Tuesday, April 26, 2011
Former Addict Gives Homeless Veterens A Second Chance
Foster, 53, is searching for homeless veterans -- and he knows where to look.
Whether in a vacant lot behind a supermarket or a small clearing off the highway, homeless vets aren't that hard to find: One in three homeless adults has served in the military, and more than 150,000 veterans nationwide are homeless on any given night, according to the Veterans Administration.
Working with the sheriff's outreach unit, Foster finds vets camped in tents or makeshift lean-tos, where he delivers a message: There's help for you if you want it.
"For our heroes to be living in [these] conditions, it's totally unacceptable," said Foster.
Since 2000, approximately 900 veterans have found life-changing help at Foster's facility, Stand Down House. Named for the military command that gives troops time to rest after arduous duty, the program provides homeless male vets food, shelter and a safe place to recover, as well as the tools to conquer their personal problems.
"The idea is that they can relax now; we'll take care of them," Foster said.
Foster's motivation to help these men is personal: He used to be one of them.
Born in rural Georgia, he joined the u_s_army">Army right after high school. During his six years in the military, he began drinking and experimenting with drugs. He was an alcoholic by the time he left the Army in 1980, and his drinking and drug use escalated as he struggled to adjust to civilian life.
He spent the next decade battling his addictions, and at his lowest, he slept in flophouses or on the streets.
"I was pretty much out of control," Foster said. "I felt hopeless, helpless, ashamed and inadequate."
While struggling to get clean, Foster had difficulty finding a program that accepted veterans and provided the recovery services he needed, he said. The experience inspired him to design a program specifically for his brothers-in-arms.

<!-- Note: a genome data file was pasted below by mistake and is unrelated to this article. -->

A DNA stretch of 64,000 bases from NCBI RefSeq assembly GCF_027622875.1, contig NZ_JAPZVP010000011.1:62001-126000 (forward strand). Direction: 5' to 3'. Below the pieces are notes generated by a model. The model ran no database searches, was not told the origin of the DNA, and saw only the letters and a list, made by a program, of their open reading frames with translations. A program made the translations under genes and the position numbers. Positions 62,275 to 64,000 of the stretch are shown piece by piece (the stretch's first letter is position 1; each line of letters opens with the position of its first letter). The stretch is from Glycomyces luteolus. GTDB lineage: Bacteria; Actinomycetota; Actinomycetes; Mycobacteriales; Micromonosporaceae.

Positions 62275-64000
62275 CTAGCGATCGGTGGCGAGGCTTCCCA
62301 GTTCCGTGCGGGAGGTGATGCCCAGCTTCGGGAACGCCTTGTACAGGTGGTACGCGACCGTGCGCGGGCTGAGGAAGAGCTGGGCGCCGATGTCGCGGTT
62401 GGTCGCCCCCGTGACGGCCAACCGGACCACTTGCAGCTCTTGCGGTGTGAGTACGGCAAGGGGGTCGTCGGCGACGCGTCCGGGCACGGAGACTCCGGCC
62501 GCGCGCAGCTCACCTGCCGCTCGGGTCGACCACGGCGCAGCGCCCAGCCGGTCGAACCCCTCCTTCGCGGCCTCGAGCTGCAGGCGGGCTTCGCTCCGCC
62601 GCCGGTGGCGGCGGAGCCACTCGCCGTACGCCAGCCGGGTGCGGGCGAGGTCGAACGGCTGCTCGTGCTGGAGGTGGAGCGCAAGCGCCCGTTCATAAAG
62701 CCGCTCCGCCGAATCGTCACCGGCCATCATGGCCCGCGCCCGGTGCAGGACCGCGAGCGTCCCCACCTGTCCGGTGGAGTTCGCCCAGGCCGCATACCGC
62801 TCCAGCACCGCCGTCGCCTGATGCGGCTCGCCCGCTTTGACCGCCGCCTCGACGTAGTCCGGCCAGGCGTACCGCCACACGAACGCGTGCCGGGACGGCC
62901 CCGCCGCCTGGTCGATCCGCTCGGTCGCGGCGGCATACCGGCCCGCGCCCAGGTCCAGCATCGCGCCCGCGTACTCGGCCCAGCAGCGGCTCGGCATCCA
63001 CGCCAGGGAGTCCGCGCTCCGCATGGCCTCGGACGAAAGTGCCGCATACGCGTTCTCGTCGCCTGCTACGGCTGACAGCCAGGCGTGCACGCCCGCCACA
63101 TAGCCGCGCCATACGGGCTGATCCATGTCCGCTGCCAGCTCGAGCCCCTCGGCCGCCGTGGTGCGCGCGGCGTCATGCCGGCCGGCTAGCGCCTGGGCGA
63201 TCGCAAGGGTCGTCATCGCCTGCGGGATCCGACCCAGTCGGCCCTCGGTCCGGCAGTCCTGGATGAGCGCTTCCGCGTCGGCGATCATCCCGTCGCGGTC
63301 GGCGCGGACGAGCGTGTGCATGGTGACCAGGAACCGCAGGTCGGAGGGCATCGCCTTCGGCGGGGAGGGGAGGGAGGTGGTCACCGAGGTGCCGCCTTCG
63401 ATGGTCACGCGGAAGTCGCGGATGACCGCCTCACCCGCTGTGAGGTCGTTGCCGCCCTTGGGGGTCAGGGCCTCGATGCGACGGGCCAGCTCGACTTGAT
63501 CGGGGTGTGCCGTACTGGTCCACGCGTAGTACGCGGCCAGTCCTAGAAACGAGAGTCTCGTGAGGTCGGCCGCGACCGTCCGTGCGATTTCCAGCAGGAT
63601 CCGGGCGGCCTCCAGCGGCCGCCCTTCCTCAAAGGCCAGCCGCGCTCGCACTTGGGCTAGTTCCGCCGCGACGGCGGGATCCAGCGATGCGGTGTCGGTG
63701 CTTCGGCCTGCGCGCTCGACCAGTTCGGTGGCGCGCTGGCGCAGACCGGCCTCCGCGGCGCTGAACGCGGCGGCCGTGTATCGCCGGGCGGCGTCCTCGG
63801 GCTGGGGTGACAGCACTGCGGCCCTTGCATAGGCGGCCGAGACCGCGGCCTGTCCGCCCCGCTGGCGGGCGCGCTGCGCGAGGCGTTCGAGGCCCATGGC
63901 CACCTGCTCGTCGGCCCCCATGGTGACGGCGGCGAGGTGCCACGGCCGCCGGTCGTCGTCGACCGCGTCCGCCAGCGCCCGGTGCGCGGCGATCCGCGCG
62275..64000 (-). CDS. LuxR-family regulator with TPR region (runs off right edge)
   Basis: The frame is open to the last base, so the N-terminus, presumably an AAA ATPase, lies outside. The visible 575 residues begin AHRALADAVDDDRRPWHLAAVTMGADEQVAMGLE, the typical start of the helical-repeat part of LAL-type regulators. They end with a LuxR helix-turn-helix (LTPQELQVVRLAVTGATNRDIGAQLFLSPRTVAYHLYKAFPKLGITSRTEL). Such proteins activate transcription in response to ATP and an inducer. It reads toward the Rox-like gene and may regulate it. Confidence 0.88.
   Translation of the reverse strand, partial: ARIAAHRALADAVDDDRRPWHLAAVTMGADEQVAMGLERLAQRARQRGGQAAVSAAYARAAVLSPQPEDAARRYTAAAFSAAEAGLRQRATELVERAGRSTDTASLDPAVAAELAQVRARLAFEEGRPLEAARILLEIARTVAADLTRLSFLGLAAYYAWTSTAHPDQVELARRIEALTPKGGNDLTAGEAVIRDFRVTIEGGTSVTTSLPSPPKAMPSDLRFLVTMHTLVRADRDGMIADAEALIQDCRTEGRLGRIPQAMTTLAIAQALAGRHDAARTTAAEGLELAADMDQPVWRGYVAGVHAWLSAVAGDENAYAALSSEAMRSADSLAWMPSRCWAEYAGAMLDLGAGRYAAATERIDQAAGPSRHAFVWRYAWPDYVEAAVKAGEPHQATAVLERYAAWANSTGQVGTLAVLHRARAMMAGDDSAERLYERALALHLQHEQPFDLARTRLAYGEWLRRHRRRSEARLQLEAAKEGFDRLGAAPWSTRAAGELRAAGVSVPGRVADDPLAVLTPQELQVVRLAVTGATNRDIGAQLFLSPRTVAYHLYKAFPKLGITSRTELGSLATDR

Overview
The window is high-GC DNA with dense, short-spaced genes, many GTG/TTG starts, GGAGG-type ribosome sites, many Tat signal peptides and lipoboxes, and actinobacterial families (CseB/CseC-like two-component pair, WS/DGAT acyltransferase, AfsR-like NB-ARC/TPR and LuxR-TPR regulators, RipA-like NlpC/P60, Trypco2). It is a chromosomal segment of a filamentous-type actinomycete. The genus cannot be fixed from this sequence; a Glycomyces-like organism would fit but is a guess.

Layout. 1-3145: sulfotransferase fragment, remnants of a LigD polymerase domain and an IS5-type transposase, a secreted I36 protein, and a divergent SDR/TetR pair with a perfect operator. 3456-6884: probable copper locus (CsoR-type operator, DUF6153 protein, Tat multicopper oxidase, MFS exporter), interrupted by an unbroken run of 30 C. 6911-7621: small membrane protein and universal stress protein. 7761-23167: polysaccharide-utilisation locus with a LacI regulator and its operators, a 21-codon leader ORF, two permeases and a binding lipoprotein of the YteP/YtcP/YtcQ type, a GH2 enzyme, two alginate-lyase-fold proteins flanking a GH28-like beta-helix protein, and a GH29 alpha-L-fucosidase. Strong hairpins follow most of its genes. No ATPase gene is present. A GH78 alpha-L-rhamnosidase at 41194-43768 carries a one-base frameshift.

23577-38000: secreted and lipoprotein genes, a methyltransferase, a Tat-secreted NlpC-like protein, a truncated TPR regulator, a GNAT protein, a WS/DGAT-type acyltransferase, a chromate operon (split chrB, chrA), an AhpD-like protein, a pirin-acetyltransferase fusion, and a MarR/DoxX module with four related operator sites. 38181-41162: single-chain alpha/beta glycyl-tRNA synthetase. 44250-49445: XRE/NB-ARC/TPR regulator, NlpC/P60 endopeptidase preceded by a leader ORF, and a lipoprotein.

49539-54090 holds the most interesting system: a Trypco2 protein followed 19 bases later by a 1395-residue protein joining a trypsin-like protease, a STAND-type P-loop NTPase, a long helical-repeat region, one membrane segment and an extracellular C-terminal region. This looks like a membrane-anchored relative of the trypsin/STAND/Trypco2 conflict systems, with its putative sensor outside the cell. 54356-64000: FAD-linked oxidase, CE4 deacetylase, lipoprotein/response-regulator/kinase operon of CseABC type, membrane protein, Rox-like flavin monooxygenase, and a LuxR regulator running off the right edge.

"That's when the commitment in my heart was born," Foster said.
By the early 1990s, Foster settled into a life of sobriety, becoming a substance abuse counselor. Seeing that many vets continued to fall through the cracks, he joined forces with another vet, the late Don Reed, and established the nonprofit Faith*Hope*Love*Charity. After six years, Faith*Hope*Love*Charity created Stand Down House.
Now five buildings in total, Stand Down House provides transitional housing and support services to 45 veterans in different stages of recovery.
When vets arrive -- through referral by the Veterans Administration, which largely funds the program -- they receive meals, housing, clothing, counseling and transportation to the VA hospital for additional medical and mental health care.
After 30 to 60 days, eligible veterans must begin to look for work or attend school, but they can continue receiving housing, case management, addiction counseling and life skills classes for as long as two years. Successful veterans are eligible for the program's final component: permanent, sober-living housing.
The camaraderie the veterans find with each other at Stand Down House is another vital component of their recovery process.
"It was great to realize that other vets had been through similar experiences," said Matt Robinson, 28, who served in Iraq as a member of the U.S. Army National Guard.
With their past as a common bond, vets often become informal counselors to each other, helping one another stay on track.
"We have each others' backs," said Joey Elluzzi, a Vietnam veteran.
Many graduates find the companionship so valuable that they return as volunteers.
As of 2008, Stand Down House reported that 93 percent of its eligible residents found work and 84 percent of graduates went on to live independently. Foster and his staff are now working with other programs around the country, sharing what they've learned.
Despite his program's success, Foster said, there's more work to do. A new wave of veterans from Iraq and Afghanistan is appearing at Stand Down House, and Foster said he's determined to serve -- and save -- this next generation.
When asked why he does this, he simply answers, "It's my calling."
But for those Foster has helped, there's nothing simple about his achievements.
"If you could see the people when they come in here -- how they look, act and smell -- and then see them after, being a positive part of society, I don't know how you couldn't call Roy a hero," veteran Keith Coleman said. "Think of all the lives he's changed."
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This story was on CNN Heroes.
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